> "Is suffering always bad? Might not there be something to gain from suffering? Cannot suffering give meaning to one’s life?"

A small work that speaks directly and powerfully to your comment is "The Situation is Hopeless But Not Serious: The Pursuit of Unhappiness" by Paul Watzlawick. I can not recommend this book too highly, to almost anyone.
It's the best and most sharply observed work of anthropology I've come across.

Specifically, Paul lays out rather droll proof that for 99% of humans, the fastest way to destroy them is to make them happy and rich. Like most genuinely perceptive people, he does so with a minimum of pomp and words: you should breeze through the book in an afternoon, and with some hearty laughs take something with you that I think speaks insightfully to your question and will continue to do so for the rest of your life.


Pragmatik said...

Scheler indeed does work from observation, as that is one of the key elements of his phenomenological method. While he mis-understands a lot about Buddhism in general (he mistakenly thinks that it is ascetic, which it most certainly is not), the point that he wants to make for the purpose of expressing his views on suffering about Eastern ways of dealing with suffering is not entirely inaccurate (that it tries to rid one of suffering from within). Scheler is suspicious of the idea that we should do whatever we can to do away with suffering, whether it comes from the East or the West. He thinks that there is some value to be found in some suffering and that avoiding, preventing or eradicating suffering altogether is a mistake. (On the other hand, actually seeking suffering is masochism.) Scheler believes in values that are higher than values of life (which is where he breaks most strongly with Nietzsche, aside from his Christianity), so there will be some things which are more important than bodily comfort, maybe even more important than life itself. I'm not a Christian, but I think there are "greater goods" or higher values than life that can be understood outside of a Christian context. Felt, at least. At least for me.

Anonymous said...


I'm with you on this one John - I know nothing about philosophy and my comments are from the perspective of my own therapeutic journey and some systemic insights. Suffering can only exist because it is in relationship with that which is not suffering (be that happiness, contentment or some other phrase) i.e. it obtains a meaning precisely because it is "other"... and because we can choose whether to allow suffering and indeed happiness to be a learning experience as distinct from something that is managed and put away...so much of what passes for contentment and happiness (in my humble opinion) is an attempt to run away from the learning you describe..it's only in the learning that we can be aware, it's only in awareness that we recognise our choices.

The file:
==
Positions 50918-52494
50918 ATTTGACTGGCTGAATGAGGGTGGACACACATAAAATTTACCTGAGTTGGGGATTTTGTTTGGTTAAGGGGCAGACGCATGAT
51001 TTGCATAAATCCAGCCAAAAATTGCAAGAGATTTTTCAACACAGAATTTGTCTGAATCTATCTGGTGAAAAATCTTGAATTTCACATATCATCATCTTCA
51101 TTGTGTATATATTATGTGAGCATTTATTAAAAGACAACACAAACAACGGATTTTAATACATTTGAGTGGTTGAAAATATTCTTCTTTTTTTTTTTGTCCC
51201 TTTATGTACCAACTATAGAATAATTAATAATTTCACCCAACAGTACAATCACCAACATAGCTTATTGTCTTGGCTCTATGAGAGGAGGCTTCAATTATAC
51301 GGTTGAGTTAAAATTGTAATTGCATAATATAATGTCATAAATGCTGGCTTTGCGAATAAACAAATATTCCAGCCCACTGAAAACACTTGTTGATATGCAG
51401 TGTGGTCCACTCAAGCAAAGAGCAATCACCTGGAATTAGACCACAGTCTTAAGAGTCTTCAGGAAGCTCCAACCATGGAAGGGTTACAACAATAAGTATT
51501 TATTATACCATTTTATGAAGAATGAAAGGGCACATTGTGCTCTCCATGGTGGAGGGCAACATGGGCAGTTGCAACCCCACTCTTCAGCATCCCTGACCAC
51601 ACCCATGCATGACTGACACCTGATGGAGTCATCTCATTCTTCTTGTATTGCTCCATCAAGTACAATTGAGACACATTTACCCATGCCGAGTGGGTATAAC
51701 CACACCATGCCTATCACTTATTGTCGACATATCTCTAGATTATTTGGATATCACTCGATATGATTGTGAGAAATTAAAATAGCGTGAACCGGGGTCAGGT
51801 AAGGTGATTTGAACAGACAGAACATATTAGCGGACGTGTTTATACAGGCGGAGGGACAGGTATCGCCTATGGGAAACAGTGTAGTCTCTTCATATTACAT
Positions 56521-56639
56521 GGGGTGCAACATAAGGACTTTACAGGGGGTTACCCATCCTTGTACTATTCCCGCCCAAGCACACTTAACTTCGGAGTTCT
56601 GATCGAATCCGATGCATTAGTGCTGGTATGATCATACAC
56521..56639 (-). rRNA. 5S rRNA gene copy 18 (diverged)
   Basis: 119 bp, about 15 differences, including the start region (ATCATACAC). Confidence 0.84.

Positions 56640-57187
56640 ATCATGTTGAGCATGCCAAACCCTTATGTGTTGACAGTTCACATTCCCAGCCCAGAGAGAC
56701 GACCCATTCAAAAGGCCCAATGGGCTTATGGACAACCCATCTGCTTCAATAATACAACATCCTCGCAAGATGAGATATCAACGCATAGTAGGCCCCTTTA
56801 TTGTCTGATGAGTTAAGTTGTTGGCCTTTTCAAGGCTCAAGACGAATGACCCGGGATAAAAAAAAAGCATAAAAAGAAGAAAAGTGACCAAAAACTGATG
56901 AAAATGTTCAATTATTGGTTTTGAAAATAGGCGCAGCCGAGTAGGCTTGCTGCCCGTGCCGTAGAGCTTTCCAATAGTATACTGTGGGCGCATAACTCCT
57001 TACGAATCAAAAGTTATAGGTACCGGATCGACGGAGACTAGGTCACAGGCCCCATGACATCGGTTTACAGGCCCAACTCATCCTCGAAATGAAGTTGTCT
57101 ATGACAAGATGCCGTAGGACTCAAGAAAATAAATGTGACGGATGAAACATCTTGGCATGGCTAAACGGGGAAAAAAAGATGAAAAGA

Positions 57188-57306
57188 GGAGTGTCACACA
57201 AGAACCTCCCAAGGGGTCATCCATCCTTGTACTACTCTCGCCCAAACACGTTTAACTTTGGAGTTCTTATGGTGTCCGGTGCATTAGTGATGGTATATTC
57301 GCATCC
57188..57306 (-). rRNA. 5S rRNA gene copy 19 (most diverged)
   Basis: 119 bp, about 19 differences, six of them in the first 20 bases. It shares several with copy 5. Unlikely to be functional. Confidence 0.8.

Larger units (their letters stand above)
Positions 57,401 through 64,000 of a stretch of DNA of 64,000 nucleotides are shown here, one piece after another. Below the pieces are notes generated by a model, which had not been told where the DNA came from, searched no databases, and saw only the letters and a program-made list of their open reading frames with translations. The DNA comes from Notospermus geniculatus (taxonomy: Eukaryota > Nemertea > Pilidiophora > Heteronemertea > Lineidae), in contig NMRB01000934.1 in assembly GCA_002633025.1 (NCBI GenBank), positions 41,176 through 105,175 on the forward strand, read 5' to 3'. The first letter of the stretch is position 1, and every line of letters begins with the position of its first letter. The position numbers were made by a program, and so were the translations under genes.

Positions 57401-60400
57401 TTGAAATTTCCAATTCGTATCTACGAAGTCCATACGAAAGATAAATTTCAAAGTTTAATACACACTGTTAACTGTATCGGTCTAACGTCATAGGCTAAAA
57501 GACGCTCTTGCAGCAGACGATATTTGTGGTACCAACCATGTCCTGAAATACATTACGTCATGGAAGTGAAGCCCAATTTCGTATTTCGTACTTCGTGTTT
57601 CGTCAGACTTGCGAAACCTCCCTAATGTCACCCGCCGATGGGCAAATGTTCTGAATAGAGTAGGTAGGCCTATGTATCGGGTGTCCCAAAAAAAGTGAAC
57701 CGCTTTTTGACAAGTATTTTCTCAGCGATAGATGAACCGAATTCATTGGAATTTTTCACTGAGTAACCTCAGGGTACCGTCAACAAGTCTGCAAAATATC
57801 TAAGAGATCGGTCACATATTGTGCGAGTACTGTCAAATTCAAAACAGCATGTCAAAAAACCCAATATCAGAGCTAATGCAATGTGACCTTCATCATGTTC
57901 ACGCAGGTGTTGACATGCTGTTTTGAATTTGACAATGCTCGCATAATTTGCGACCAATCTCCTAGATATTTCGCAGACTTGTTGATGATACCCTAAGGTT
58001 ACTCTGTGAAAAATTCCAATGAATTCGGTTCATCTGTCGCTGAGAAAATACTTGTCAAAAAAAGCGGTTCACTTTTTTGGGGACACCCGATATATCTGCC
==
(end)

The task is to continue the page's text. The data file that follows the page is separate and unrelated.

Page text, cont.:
Anonymous said...

The discovery that getting rid of suffering is not what it's all about, is one of the great lessons on the Buddhist path and not a reason to stop!
I have never met a Buddhist teacher who claimed they didn't suffer any more. The point is not to not suffer any more and live in some kind of permanent bliss, it is to be free of suffering and pleasure in a different sense, e.g. detatching ourselves from our worrying about our suffering (oh I'm ill - I wish it would stop - I won't be able to work - how long is this going to go on - what's wrong with me -- oh Mother!) or about the possibility of losing the pleasure we have this moment, breaking free from the "What if?" and "If only..." thoughts that plague our lives. (Breakign free repeatedly, because those thoughts will come back and back and bak).
Ultimately it's about just letting whatever happens happen, and just dealing with the things we can deal with.
Pema Chodron is particularly clear on this point, I think in all her books.
Practicing meditation helps me to observe how I'm functioning in this regard outside of formal meditation. If I don't practice for a while, that ability starts to fade.
Buddhism is alos about discovering how we deceive ourselves, how we build up one fantasy after another. So when you discover you've been fooling yourself, that's not a reason to stop.

Pragmatik said...

I never said that I stopped practicing Buddhism because I didn't want to suffer and then thought Buddhism didn't "work" because I still suffered or that Buddhists don't suffer or that the point of meditation is not to keep one from dwelling on or becoming too attached to one's suffering or suffering in general. While my meditational or experiential understanding is lacking (as most Buddhists would admit, I'm sure), I understand it's points enough to know that it's not about bliss and never suffering. I know that no Buddhist really expects to get rid of all their suffering.

What I said was that I don't see the point in trying to cease suffering or in trying to cease being attached to suffering -- for me. The idea that suffering is bad and to be avoided does not come to me to be a self-evident truth. Call me masochistic, but my suffering gives as much -- if not more -- meaning to my life than peace or joy.

I don't want a peaceful life. I want a meaningful one. And being too quick to attempt to dull or get rid of or become detached from my own suffering (i.e., my own experience) levels my life to a flatness I just plainly don't want.

Buddhism is wonderful. But, like any philosophy or religion, it's not for everyone. Buddhists have a proud tradition of not proselytizing by force or manipulation or by telling people that they're deluding themselves.